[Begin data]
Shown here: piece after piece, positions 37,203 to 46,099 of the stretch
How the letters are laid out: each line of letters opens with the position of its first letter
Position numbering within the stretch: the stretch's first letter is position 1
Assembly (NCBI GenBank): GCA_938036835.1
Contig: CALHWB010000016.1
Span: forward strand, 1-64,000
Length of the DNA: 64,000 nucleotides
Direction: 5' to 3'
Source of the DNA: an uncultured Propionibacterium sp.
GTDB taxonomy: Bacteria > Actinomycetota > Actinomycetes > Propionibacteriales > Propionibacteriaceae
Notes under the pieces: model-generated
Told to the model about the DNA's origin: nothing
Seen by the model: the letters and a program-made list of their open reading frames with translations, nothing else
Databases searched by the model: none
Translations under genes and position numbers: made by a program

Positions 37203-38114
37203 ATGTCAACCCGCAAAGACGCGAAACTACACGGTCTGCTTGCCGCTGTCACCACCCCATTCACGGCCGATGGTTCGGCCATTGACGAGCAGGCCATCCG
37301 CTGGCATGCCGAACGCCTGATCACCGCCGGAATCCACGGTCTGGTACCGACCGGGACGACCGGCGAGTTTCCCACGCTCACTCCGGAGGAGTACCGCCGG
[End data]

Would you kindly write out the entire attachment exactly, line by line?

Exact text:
Shown here: piece after piece, positions 37,203 to 46,099 of the stretch
How the letters are laid out: each line of letters opens with the position of its first letter
Position numbering within the stretch: the stretch's first letter is position 1
Assembly (NCBI GenBank): GCA_938036835.1
Contig: CALHWB010000016.1
Span: forward strand, 1-64,000
Length of the DNA: 64,000 nucleotides
Direction: 5' to 3'
Source of the DNA: an uncultured Propionibacterium sp.
GTDB taxonomy: Bacteria > Actinomycetota > Actinomycetes > Propionibacteriales > Propionibacteriaceae
Notes under the pieces: model-generated
Told to the model about the DNA's origin: nothing
Seen by the model: the letters and a program-made list of their open reading frames with translations, nothing else
Databases searched by the model: none
Translations under genes and position numbers: made by a program

Positions 37203-38114
37203 ATGTCAACCCGCAAAGACGCGAAACTACACGGTCTGCTTGCCGCTGTCACCACCCCATTCACGGCCGATGGTTCGGCCATTGACGAGCAGGCCATCCG
37301 CTGGCATGCCGAACGCCTGATCACCGCCGGAATCCACGGTCTGGTACCGACCGGGACGACCGGCGAGTTTCCCACGCTCACTCCGGAGGAGTACCGCCGG